Harvard business review declared the job of a data scientist as the sexiest job of the 21st century. In this post, I am going to show you what data science is and what skills every data scientist must be equipped with.
Who is a data scientist?
I’m going to let some experts do the talking on this one.
“Data Scientist = Statistician + programmer + coach + storyteller + artist” – Shlomo Aragmon
“A data scientist is half hacker and half analyst, and he uses data to build and derive insights” – Monica Rogati.
Drew Conway created the Venn diagram below:
Considering the number of definitions and discussions floating about the web, your confusion is understandable and frankly, predictable. I’ve attempted to simplify what a data scientist does for you in the diagram below:
A Data Scientist first collates data and cleans it to create a dataset that can be analyzed. Real world data is never clean (well-formatted). Once the data set is obtained, they may analyse the data for present trends in the data or predict future trends.
Based on this, they can build data-driven products and also communicate their findings to other data scientists and the general public using reports, visualizations and blogs.
Lets’ explore the skills required to become a data scientist.
Every year, KD Nuggets conducts a poll on “What programming/statistics languages are used for work in data science”.
The chart below shows the survey result for the year 2014:
As you can see, the top contenders are R, Python, and SAS.
All these programming languages have their own advantages. If you’re into data analysis or bioinformatics, R is the best. If you are into web-scraping and machine learning, Python has the upper hand (grossly simplified of course).
Pick one, learn it and then learn the other. But note this, private companies in banking and pharma industries still use SAS more often than R. So, if you are looking for business analytics jobs in such companies then SAS is the way to go (they don’t trust open source technologies, as they don’t get trusted customer support in open source tools like R).
SQL databases have been a primary data storage mechanism for over four decades. The majority of the data stored by businesses is in these relational databases. As a data scientist, you should be familiar with some My SQL concepts like:
How to install MySQL on your local machine.
How to create tables and insert data into SQL databases.
Filters, Joins, and Aggregations.
There is a lot of debate on SQL vs. NoSQL databases. I would recommend learning SQL first and then proceeding to NoSQL because you will appreciate the pros and cons of NoSQL much more if you learn SQL and how to exploit and tune relational database structures.
Linear algebra and multivariable calculus
Your interviewer may ask you some fundamental questions based on Multivariable Calculus or Linear Algebra. You may wonder why an interviewer would ask these questions, considering there are Linear Algebra and Calculus libraries in R, SAS and Python. But, sometimes a data scientist may need to develop his own algorithm to improve the predictive power of a product, for which a firm understanding of these concepts is crucial.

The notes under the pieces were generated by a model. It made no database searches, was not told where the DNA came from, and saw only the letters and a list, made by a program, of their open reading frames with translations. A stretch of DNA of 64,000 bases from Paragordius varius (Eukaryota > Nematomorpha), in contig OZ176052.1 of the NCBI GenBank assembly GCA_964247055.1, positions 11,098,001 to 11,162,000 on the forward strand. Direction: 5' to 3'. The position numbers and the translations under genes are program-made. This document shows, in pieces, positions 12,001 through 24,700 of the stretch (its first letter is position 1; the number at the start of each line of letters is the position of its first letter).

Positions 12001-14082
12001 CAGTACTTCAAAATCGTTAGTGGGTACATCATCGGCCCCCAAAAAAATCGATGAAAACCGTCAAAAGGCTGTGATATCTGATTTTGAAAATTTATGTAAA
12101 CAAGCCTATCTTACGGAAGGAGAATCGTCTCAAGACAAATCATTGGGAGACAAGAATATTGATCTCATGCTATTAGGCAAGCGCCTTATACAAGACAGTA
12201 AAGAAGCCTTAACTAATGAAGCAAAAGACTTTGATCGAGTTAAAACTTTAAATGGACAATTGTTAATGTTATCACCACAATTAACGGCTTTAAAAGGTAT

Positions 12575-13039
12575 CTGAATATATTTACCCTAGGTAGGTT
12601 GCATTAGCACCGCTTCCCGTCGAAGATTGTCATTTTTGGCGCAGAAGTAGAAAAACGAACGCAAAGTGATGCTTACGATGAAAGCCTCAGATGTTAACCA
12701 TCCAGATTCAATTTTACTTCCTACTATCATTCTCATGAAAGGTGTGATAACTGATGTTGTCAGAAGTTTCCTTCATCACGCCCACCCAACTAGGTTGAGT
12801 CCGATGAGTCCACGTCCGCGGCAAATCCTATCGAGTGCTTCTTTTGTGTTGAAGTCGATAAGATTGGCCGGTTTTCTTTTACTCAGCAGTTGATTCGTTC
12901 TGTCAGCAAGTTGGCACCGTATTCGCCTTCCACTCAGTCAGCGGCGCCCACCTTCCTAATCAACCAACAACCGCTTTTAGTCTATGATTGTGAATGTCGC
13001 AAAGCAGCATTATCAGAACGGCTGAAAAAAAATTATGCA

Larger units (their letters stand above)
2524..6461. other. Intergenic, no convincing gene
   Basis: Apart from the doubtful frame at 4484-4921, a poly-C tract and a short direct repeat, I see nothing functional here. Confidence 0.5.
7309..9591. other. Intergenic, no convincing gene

You should be familiar with basics of statistics, like statistical tests, p-value, distributions, experimental design, etc.
Statistics is crucial in companies where stakeholders will depend on your help to make decisions and design/evaluate experiments.
Data scientists spend 80% of their time converting data into a usable form. Most of the times, data you are analyzing is going to be messy (unstructured) and difficult to work with. Hence, it is a vital skill. Some examples of messy data sets include missing values, inconsistent string formatting (e.g., ‘San Fransico’ versus ‘san francisco’ versus ‘ny’)
Companies that make data-driven decisions rely heavily on a data scientist’s ability to visualize and convey a story by analysing available data, since one needs to communicate data-driven insights to both, technical and non-technical people in the company.
Hence as a data scientist you need to be a good story teller.
There are many good visualization packages in R:
and Python to help you with this. D3.js is also one of the popular visualization package.
Thinking like a data scientist:
Companies want to see that you’re a (data –driven) problem solver.
Say you are working on an online advertising project. You may want to understand what type of people are coming to your website and how they are interacting with the website.
The right questions in this instance would be:
Why are people abandoning your website and not completing the sign-up forms?
What keywords have the greatest impact on conversions?
Data science is all about asking right questions and drawing insights from the data. So using these insights you can make right decisions.
Strong business acumen
A data scientist needs to have an in-depth understanding of the industry he is working in and the business problems his company is trying to solve.
This allows him to be in a position to understand a business challenge, uncover opportunities, and deliver an efficient and measurable solution for the problems of the company, with data-driven insights.
Today, every man, woman, and okay not child, but everyone else walks around proclaiming themselves to be data scientists. I hope I have brought some amount of clarity to the concept and give you a fair idea of the skills required to be a one.
Learn some of the data science skills at Certified Business Analytics Professional.
In my next post, I will talk about some resources through which you can learn these skills. Stay tuned.
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